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In 2023, Africa experienced significant events that reshaped its economic and social structure. Nigeria, Angola, and Ghana removed subsidies on oil and gas, and Nigeria inaugurated Africa's biggest refinery, a $19 billion project, leading to significant changes in the energy industry.


The continent faced challenges with increased living expenses due to surging inflation rates and a growing concern over food insecurity. Numerous nations, including Congo, Sierra Leone, and Egypt, encountered significant inflation spikes. Furthermore, 41 African countries, along with regions in Sub-Saharan Africa, the Middle East, and North Africa, faced food scarcity issues.


Political unrest presented a hurdle, with Niger and Gabon witnessing coups, and Sierra Leone and Guinea-Bissau encountering coup attempts. Despite this, certain nations such as Benin, Rwanda, Gambia, and Seychelles made advancements by allowing visa-free access for all African countries, enhancing intra-regional mobility.


During COP28, the African region secured commitments amounting to $792 million to address the urgent global challenge of climate change. Additionally, the UAE pledged significant investments in carbon initiatives for Zimbabwe, Kenya, Liberia, Tanzania, and Zambia to bolster their climate resilience efforts.


Looking forward to 2024, the insights and encounters of 2023 will undeniably shape our anticipations and approaches for the upcoming year. This piece intends to scrutinize these pivotal occurrences and advancements, delving into their consequences for the future of Africa.




In 2023, a significant shift occurred in Africa's energy sector. Nigeria, Angola, and Ghana boldly decided to remove subsidies on oil and energy, marking a crucial step in their economic reform journey that profoundly impacted their economies and societies.


In Africa's largest oil producer, Nigeria, the decision to remove fuel subsidies led to an immediate increase in fuel prices, triggering public demonstrations and panic purchasing. Despite the initial chaos, the intention was to allocate funds towards essential sectors such as education, healthcare, and infrastructure. Concerns were raised about potential price rises affecting vulnerable populations, highlighting the importance of implementing robust social protection measures. Addressing longstanding demands to address discrepancies within the fuel industry is deemed essential for transparency and accountability.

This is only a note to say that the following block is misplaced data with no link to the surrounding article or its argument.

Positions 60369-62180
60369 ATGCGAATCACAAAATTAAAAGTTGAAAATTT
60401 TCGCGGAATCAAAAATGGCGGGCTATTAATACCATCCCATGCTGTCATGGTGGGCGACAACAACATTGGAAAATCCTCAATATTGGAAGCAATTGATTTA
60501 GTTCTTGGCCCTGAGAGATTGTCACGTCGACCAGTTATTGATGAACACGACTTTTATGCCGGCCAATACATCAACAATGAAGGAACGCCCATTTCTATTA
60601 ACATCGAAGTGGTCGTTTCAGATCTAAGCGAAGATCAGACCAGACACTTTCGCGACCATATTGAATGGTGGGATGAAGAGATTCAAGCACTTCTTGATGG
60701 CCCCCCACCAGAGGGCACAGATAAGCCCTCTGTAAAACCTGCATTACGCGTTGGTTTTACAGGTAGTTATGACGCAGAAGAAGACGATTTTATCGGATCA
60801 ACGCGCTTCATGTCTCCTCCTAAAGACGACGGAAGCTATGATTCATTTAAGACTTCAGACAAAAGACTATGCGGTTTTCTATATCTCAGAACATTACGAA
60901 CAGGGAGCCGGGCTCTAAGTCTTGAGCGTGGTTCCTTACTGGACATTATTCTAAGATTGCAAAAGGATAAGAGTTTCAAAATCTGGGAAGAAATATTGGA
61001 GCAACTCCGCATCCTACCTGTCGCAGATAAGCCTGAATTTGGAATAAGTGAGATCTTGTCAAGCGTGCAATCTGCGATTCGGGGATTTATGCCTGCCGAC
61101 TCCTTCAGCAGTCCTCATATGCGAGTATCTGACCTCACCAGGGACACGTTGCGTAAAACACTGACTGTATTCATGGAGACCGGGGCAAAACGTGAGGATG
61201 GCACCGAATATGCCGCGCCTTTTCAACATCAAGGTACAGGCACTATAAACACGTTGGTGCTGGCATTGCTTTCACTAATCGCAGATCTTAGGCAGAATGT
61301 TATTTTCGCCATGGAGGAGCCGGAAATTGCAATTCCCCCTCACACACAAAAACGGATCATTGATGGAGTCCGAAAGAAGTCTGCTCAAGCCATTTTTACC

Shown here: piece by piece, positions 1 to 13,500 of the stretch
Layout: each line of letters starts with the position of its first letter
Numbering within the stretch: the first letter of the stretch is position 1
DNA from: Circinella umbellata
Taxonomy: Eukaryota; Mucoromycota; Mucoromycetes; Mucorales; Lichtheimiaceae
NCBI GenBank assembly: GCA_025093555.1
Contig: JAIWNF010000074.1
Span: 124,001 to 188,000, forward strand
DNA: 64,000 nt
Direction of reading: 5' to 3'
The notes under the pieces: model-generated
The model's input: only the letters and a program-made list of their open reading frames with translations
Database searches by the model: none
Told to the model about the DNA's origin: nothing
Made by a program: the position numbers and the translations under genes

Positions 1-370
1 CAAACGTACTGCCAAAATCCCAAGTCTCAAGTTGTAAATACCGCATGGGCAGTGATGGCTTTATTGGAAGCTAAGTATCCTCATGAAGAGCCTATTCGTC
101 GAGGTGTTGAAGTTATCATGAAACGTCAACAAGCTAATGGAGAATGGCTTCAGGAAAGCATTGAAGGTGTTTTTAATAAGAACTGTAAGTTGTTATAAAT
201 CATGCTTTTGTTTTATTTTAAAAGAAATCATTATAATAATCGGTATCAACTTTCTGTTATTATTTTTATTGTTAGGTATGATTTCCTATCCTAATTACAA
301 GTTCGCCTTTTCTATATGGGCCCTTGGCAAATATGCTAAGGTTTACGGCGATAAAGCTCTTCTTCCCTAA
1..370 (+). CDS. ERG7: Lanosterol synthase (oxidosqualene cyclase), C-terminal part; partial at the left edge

As the second largest crude oil producer in Africa, Angola sought to reduce expenditure on petrol subsidies to enhance economic development. Implemented in June 2023, this decisive action resulted in an 87.5% increase in petrol prices. While this reduction seemed drastic, it was deemed necessary to alleviate the fiscal strain on the government and lay the groundwork for sustainable economic stability.


Similarly, in March 2023, Ghana's NPA implemented substantial regulatory changes by eliminating fuel subsidies and implementing fuel caps to stabilize the downstream sector. This proactive measure was in response to market fluctuations triggered by the Russian-Ukraine conflict and evolving energy transition strategies. Ghana pursued this policy to enhance market competitiveness and attract private sector investments.


The Inauguration of Africa's Largest Refinery


Commencing operations in Lagos, Nigeria, is the continent's most extensive oil refinery, the Dangote Refinery, under the ownership of Nigerian billionaire Aliko Dangote. Boasting a processing capacity of 650,000 barrels per day, this facility aims to cater to Nigeria's petroleum product needs and potentially transition the country from an importer to an exporter of refined oil.


Construction on this expansive refinery began in 2016, culminating in its completion in 2022 at a cost of $19 billion. Situated in the Lekki Free Trade Zone near Lagos, the refinery sprawls across 6,000 acres of land, an area six times larger than Victoria Island in Lagos.


Equipped with cutting-edge technology and machinery sourced from global manufacturers, Dangote Refinery ensures optimal capacity utilization. Sporting a Nelson Complexity Index of 13.2, it ranks among the world's most intricate refineries, capable of converting diverse crude oils into premium-grade gasoline, diesel, jet fuel, and polypropylene.